Several limitations which compromised their external validity were identified in the included studies, mainly by their authors. Firstly, studies were conducted in different countries settings, where differences exist concerning prescription, dispensation, reimbursement of generics, and freedom to switchback, a fact that could have influenced certain results (Chaluvadi et al., 2011; Bosnyak et al., 2014; Piguet et al., 2015; Gollwitzer et al., 2016; Reimers et al., 2017; Lang et al., 2018). Furthermore, in several studies, data collection was retrospective (Crawford et al., 1996; Guberman and Corman, 2000; Wilner, 2002; Berg et al., 2008a; Berg et al., 2008b; Duh et al., 2009; Chaluvadi et al., 2011; Ngo et al., 2013; Gagne et al., 2015; Gollwitzer et al., 2016; Kesselheim et al., 2016; Roth et al., 2016; Bosak et al., 2017; Rahman et al., 2017; Gha-Hyun and Dae, 2018; Lang et al., 2018); thus, an ascertainment bias could not be excluded. As for the study populations, varying sample sizes were identified. Several authors stated, as a limitation of their study, the limited number of patients included (Mikati et al., 1992; Guberman and Corman, 2000; Bautista et al., 2011; Abolfazli et al., 2012; Ngo et al., 2013; Fehse et al., 2015; Piguet et al., 2015; Ting et al., 2015; Faasse et al., 2016; Privitera et al., 2016; Vari et al., 2016; Bosak et al., 2017; Fanella et al., 2017; Markoula et al., 2017; Gha-Hyun and Dae, 2018; Saposnik et al., 2018), while two large population-based studies (Gollwitzer et al., 2016; Kesselheim et al., 2016) were included. Moreover, in five studies, patients’ recruitment was made from a tertiary epilepsy clinic (Guberman and Corman, 2000; Bautista et al., 2011; Bosak et al., 2017; Das et al., 2019; Gha-Hyun and Dae, 2018), thus making the generalization of their results difficult. On the contrary, Gollwitzer et al., (2016) and Lang et al., (2018) stated as a limitation missing data from patients being treated in outpatient departments of hospitals, and also, Kesselheim et al., (2016) reported that patients who experienced seizures that did not require hospital visits or medical care were not included to their results. Studies’ outcomes derived from populations with different clinical characteristics, demanding also a careful interpretation of their results. Indicatively, age groups differed significantly in three studies, mainly young population in one of them (Kesselheim et al., 2016), and mainly elderly on the two others (Gagne et al., 2015; Lang et al., 2018). For studies on epilepsy, differences were observed among the studied type of epileptic syndromes (Privitera et al., 2016) (Fanella et al., 2017; Markoula et al., 2017; Trimboli et al., 2018), while in four studies based on database data (Duh et al., 2009; Gagne et al., 2015; Gollwitzer et al., 2016; Rahman et al., 2017), inaccuracies in coding of diagnosis could not been ruled out. Heterogeneity was observed also among studied populations regarding whether being on AED monotherapy or polytherapy, with studies mainly homogeneous (Bosak et al., 2017; Fanella et al., 2017; Trimboli et al., 2018) and others more heterogeneous (Bautista et al., 2011; Vari et al., 2016; Markoula et al., 2017). Additionally, a selection bias could not be excluded in several studies for a variety of reasons. Firstly, due to study design, in open-label studies, patients’ attitudes toward generics may have influenced their results, as frequently patients who were negative about generics were excluded (Ngo et al., 2013; Bosnyak et al., 2014; Vari et al., 2016; Markoula et al., 2017; Reimers et al., 2017; Gha-Hyun and Dae, 2018; Trimboli et al., 2018). Nevertheless, two studies focused on generic brittle patients (Ting et al., 2015; Das et al., 2018); in one of them, however, the assessment of generic sensitivity was mainly based on patients’ opinions (Das et al., 2018) and, also in another study, generic brittle patients constituted only a minority among study’s population (Privitera et al., 2016). Secondly, Berg et al., (2008b) reported a possible selection bias due to the online nature of their study and Roth et al., (2016) due to the fact that the pharmacists included in their study were those who attended meetings and scientific courses and thus were more knowledgeable about generics that others. Furthermore, several confounding factors that might have influenced studies’ results were identified by their authors. For example, several studies reported lack of information on variables that could have influenced seizure control, mainly because they were based on self-reported data (Mikati et al., 1992; Berg et al., 2008b; Bautista et al., 2011; Markoula et al., 2017; Gha-Hyun and Dae, 2018; Trimboli et al., 2018) or data extracted from databases (Gagne et al., 2015; Kesselheim et al., 2016). Indicatively, a limitation on adherence documentation was recognized in many studies (Mikati et al., 1992; Bautista et al., 2011; Trimboli et al., 2018). However, one study included a strict protocol for adherence and seizure documentation (Privitera et al., 2016), while another one excluded from analysis possible confounders that could contribute to breakthrough seizures (Berg et al., 2008a), and finally, another one study used a widely adopted measure of adherence in population-based studies (Gollwitzer et al., 2016). Measured clinical outcomes might need careful interpretation, as in some studies are based on self-reported data (Berg et al., 2008b; Das et al., 2018; Lang et al., 2018) or may be affected by external factors such as mass media advertisements (Rahman et al., 2017), or healthy policy and restrictive prescription rules (Saposnik et al., 2018), while some studies did not provide any data on AEs (Abolfazli et al., 2012; Reimers et al., 2017; Gha-Hyun and Dae, 2018). Many studies lacked pharmacokinetic data (Bosnyak et al., 2014; Vari et al., 2016; Bosak et al., 2017; Fanella et al., 2017; Gha-Hyun and Dae, 2018; Trimboli et al., 2018), while others provided (Ting et al., 2015; Privitera et al., 2016; Markoula et al., 2017; Reimers et al., 2017). Also, study’s duration was claimed short in three RCTs (Cohen et al., 2015; Ting et al., 2015; Privitera et al., 2016), in a retrospective study (Chaluvadi et al., 2011), and in two prospective studies (Abolfazli et al., 2012; Fanella et al., 2017). Finally, certain studies focused on a certain AED or a certain formulation of one AED (Ting et al., 2015; Privitera et al., 2016; Reimers et al., 2017) or dopamine agonist (Bosnyak et al., 2014).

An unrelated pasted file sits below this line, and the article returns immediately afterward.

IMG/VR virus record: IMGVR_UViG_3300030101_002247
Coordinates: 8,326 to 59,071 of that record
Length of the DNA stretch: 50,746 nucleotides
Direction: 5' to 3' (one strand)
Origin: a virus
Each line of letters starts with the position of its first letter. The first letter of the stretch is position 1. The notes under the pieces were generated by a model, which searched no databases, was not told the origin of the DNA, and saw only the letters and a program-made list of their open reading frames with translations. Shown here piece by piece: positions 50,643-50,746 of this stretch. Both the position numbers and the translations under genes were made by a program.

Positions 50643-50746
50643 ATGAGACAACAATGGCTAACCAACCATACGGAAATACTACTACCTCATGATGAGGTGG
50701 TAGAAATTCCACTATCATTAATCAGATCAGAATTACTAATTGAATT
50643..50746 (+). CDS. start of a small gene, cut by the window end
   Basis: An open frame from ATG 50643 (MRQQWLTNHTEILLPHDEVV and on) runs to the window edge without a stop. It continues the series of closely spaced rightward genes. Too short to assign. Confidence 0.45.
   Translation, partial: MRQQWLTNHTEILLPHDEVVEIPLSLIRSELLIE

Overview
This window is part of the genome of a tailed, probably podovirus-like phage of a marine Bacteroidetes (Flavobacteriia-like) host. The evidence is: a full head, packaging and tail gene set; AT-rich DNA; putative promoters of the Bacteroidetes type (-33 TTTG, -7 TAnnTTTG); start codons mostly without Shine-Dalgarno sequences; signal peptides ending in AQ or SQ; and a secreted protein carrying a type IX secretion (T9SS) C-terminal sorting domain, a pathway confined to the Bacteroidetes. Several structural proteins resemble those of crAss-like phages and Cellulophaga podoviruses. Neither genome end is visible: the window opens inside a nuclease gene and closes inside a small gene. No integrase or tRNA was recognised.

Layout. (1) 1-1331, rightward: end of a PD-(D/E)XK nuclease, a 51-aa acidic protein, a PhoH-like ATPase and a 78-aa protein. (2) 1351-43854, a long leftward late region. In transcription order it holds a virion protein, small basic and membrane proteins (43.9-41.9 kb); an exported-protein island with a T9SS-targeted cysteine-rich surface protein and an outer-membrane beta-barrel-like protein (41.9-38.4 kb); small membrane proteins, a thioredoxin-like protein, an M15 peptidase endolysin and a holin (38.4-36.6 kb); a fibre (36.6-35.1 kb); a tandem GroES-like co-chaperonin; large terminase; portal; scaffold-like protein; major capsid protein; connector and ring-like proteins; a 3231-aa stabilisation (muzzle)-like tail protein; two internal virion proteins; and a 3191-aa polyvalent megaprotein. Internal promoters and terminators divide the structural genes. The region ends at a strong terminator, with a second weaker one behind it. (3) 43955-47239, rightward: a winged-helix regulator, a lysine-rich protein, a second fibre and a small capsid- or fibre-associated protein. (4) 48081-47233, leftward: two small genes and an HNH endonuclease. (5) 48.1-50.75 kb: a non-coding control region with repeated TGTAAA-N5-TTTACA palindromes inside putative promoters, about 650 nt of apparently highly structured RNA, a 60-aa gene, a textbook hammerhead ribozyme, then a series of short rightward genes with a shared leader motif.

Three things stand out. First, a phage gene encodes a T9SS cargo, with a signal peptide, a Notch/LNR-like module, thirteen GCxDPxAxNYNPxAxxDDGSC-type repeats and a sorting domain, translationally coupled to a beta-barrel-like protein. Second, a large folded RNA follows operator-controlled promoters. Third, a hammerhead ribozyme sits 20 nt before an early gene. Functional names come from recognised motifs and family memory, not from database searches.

Notwithstanding, this systematic review is not without its limitations. We only searched the MEDLINE database, and consequently, there is always the possibility of publication bias. Further, we did not perform a meta-analysis because of the heterogeneity of the study designs (RCTs, cohort studies, cross-sectional and case–control studies), populations, and cofactors. A strength of this review is that it was conducted with a systematic strategy, trying to shed light on a scientific query that has not been studied clearly, trying to suggest strategies for clinical trials design and clinical practice in order to investigate and minimize nocebo behavior in generics and biosimilars era in neurology.